At least a very tiny bit. Damon Linker correctly sums up the Republican style of argument for the midterms, if not well before (boldface mine):
This is an almost comically tendentious and radioactively nativist message. But that’s where President Trump has taken the GOP: away from acting like a small-d democratic party and instead embracing the tactics of a Leninist vanguard party.
A genuinely democratic political party responds to public opinion with policy proposals designed to advance the common good as the party and its voters construe it. A vanguard party, by contrast, seeks to yank public opinion to a radically new position, first by leaping out ahead of current views, and then by using flagrantly demagogic appeals rooted in fear-mongering to get voters to rally around the revision…
On the contrary, they are willing and eager to prevail by deploying highly inflammatory rhetoric, brazen lies and exaggeration, racist fear-mongering and manipulation of facts, highly unorthodox legal arguments, and the giddy encouragement of outright hysteria.
That’s exactly what we see in Trump’s absurd and obsessive focus on the migrant caravan a few thousand strong that’s slowly making its way through Mexico on foot to the U.S. border, including his assertion that 15,000 American troops will be sent to defend the world’s lone superpower against this mighty invasion of the unarmed and impoverished. We also see it on Fox News, the Republican Party’s unofficial propaganda network, which echoes and amplifies Trump’s xenophobic message every evening in precise lock step with the White House. And we see it in the GOP’s closing message, which portrays the entire Democratic Party as more loyal to would-be cop killers from abroad than it is to the country and its people.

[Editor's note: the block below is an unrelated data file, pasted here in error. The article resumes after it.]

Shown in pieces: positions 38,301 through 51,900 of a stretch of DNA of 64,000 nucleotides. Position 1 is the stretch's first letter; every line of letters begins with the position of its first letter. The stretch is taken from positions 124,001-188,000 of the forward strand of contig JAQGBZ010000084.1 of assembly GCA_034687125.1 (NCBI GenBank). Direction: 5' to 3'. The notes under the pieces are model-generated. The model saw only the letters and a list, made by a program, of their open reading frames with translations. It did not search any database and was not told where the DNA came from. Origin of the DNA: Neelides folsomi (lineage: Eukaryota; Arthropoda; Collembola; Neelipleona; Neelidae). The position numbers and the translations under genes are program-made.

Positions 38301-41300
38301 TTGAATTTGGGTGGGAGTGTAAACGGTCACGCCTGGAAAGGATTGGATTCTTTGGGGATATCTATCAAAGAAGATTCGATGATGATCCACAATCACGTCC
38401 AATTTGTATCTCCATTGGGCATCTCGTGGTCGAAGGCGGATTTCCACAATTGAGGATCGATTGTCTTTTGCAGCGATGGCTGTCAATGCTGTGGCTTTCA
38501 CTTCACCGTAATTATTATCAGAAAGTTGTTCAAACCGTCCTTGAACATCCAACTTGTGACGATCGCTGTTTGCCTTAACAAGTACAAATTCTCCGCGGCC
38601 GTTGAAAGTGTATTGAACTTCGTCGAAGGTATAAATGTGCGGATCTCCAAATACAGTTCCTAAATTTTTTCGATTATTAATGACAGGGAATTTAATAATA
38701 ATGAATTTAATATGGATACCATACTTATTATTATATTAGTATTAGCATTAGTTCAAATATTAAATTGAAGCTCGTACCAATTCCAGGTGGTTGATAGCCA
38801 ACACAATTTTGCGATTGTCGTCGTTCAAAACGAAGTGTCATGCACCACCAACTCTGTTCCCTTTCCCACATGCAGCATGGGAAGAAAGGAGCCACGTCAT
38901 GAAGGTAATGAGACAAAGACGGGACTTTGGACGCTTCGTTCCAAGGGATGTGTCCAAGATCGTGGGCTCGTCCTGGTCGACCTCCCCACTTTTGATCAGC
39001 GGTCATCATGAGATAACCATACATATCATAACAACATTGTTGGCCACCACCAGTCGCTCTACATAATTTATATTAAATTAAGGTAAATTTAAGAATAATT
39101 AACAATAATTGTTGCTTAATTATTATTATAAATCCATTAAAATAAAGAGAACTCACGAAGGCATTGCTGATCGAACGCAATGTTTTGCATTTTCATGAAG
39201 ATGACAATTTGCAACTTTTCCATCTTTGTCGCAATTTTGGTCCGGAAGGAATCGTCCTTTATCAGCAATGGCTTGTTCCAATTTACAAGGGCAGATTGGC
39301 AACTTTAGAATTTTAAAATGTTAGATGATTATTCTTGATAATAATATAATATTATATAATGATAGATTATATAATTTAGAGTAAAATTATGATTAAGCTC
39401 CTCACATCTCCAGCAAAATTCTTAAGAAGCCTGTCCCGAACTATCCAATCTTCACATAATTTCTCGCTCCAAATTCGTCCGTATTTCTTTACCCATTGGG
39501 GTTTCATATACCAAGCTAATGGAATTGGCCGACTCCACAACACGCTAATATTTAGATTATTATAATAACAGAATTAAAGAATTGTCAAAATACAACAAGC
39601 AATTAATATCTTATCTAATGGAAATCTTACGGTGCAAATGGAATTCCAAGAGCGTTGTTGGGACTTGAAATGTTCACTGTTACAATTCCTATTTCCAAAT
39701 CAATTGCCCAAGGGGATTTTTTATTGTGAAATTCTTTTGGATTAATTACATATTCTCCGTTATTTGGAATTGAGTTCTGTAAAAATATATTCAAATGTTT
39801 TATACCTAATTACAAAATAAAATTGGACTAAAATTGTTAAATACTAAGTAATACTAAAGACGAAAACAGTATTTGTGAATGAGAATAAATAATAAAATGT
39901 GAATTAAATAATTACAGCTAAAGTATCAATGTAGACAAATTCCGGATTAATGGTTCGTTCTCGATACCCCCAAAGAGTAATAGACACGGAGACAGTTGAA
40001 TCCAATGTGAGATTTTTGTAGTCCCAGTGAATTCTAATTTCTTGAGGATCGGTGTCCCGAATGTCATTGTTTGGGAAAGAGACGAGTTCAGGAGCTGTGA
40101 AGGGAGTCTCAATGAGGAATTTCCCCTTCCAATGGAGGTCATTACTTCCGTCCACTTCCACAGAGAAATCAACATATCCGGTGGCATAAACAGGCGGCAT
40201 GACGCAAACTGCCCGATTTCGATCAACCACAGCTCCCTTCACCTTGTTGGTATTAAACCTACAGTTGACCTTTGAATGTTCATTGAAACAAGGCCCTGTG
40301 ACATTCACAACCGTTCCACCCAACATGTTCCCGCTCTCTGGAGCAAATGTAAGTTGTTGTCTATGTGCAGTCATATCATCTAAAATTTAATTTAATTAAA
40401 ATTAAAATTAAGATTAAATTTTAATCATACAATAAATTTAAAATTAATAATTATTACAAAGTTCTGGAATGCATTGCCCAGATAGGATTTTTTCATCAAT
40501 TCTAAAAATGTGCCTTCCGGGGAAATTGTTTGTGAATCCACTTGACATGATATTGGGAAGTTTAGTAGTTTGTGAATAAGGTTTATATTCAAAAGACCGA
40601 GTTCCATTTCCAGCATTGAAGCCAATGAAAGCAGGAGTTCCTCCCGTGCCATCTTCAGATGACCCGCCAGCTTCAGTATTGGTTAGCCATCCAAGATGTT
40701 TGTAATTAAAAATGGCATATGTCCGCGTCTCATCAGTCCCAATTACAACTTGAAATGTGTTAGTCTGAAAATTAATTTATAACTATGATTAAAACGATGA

I’m not sure this is entirely new, though the wall-to-wall aspect probably is. Moving on… In a very good example of ‘if Democrats did this…”, Linker posits the following scenario:
If you wonder what the Democratic Party would sound like if it adopted a similarly Leninist approach to politics, imagine a future Democratic president announcing eight days before an election that he will soon be abolishing by fiat the individual right to bear arms (which, incidentally, was established by the Supreme Court just 10 years ago) and then making numerous speeches, promoting ads, and setting a media agenda asserting that every American faces an imminent threat of dying in a mass shooting — all capped off by the implication that Republicans actually want such atrocities to happen.
STOP ME WHEN YOU GET TO THE BAD PART. I kid. Sorta. At least the abolish by fiat part. I don’t want the Democratic Party to emulate the Republican Party, in that the GOP is best thought of as a mass communicable psychotic break (Got Comet Ping Pong?). But there is a performative aspect to politics. We don’t want to lie, but the thing about what passes for Republican policy is that it’s so dreadful that describing it with invective isn’t inaccurate–sometimes, anger is the appropriate emotion.
Unlike many, I don’t think Democrats have a ‘hack gap.’ They do, however, have an invective gap, and they need to start hurling some the GOP’s way.